I am a writer; researcher; and historian. I have written, researched, and presented on everything from women's health in today's Britain to cancer in Victorian England; from the 1918 flu pandemic to the well-being of surgeons in twenty-first-century America. I am an expert in the history of Europe, the USA, and Canada and my research spans the eighteenth century to the present day. I explore societies, cultures, medicine, science, technology, emotions, and the world of work.
I have an undergraduate degree in history from the University of Oxford, an MSc in the history of science, technology, and medicine from Imperial, and a PhD in modern history from King’s College London. My doctoral thesis has since been turned into a book, The Cancer Problem: Malignancy in Nineteenth-Century Britain, which was published by Oxford University Press in January 2021.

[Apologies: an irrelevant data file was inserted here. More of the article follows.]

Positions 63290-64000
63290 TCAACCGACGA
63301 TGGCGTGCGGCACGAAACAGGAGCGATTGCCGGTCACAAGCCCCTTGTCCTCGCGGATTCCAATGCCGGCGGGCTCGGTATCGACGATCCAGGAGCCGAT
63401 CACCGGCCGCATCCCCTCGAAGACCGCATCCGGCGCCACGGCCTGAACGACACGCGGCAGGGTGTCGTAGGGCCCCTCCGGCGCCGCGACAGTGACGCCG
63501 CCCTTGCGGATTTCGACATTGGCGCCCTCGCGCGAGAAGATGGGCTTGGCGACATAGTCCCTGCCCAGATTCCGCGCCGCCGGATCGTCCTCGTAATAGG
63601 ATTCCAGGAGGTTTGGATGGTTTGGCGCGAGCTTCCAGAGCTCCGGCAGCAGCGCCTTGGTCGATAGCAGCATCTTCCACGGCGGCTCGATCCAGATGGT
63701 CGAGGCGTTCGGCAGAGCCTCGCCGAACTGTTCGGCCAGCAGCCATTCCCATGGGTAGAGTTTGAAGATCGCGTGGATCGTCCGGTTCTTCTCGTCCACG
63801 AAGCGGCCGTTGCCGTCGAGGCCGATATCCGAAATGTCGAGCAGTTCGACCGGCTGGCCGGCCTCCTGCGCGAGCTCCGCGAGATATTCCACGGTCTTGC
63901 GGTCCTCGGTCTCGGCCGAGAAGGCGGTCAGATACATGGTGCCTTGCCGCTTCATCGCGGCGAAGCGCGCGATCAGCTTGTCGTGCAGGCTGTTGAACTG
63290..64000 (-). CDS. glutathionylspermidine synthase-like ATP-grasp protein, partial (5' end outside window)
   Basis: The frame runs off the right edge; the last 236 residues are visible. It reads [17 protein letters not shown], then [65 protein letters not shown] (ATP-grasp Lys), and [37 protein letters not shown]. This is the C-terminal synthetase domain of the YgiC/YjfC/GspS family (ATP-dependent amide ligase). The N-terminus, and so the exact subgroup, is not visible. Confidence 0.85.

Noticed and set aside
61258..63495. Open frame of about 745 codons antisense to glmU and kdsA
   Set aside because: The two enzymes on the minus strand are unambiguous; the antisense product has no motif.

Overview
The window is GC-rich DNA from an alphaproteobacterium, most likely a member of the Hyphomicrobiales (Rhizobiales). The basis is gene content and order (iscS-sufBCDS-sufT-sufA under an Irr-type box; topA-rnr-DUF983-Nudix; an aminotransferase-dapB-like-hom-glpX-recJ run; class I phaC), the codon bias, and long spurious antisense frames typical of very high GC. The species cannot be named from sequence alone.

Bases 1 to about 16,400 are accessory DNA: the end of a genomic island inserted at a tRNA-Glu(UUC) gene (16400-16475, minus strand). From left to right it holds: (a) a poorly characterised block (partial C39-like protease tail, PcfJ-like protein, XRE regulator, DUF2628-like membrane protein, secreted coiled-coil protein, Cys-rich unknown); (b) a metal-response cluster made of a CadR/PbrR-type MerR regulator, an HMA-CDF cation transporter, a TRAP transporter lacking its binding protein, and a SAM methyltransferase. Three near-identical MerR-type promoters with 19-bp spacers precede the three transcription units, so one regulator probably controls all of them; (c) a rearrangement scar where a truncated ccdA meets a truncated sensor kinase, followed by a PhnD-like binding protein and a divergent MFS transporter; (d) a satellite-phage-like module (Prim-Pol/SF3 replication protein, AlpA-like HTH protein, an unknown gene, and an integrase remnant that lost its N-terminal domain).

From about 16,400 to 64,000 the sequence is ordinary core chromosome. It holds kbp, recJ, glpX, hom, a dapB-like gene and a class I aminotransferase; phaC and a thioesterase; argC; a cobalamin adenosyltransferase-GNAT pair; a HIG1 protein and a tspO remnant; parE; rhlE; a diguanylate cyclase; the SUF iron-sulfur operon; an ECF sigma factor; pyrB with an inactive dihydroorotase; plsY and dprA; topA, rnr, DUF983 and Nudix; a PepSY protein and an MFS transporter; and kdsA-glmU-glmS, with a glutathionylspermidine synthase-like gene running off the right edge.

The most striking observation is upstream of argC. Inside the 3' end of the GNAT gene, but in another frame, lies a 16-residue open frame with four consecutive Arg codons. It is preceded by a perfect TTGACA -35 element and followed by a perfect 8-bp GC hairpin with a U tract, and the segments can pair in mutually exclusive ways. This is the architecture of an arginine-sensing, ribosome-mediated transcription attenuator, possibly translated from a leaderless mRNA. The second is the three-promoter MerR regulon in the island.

Since finishing my PhD, I have worked as a research and engagement fellow on the Wellcome Trust funded project, Surgery & Emotion; in Queen Mary, University of London's Centre for the History of the Emotions; as a research fellow at the Elizabeth Blackwell Institute for Health Research at the University of Bristol; and at McGill University. I now work in the Centre for History in Public Health at the London School of Hygiene and Tropical Medicine.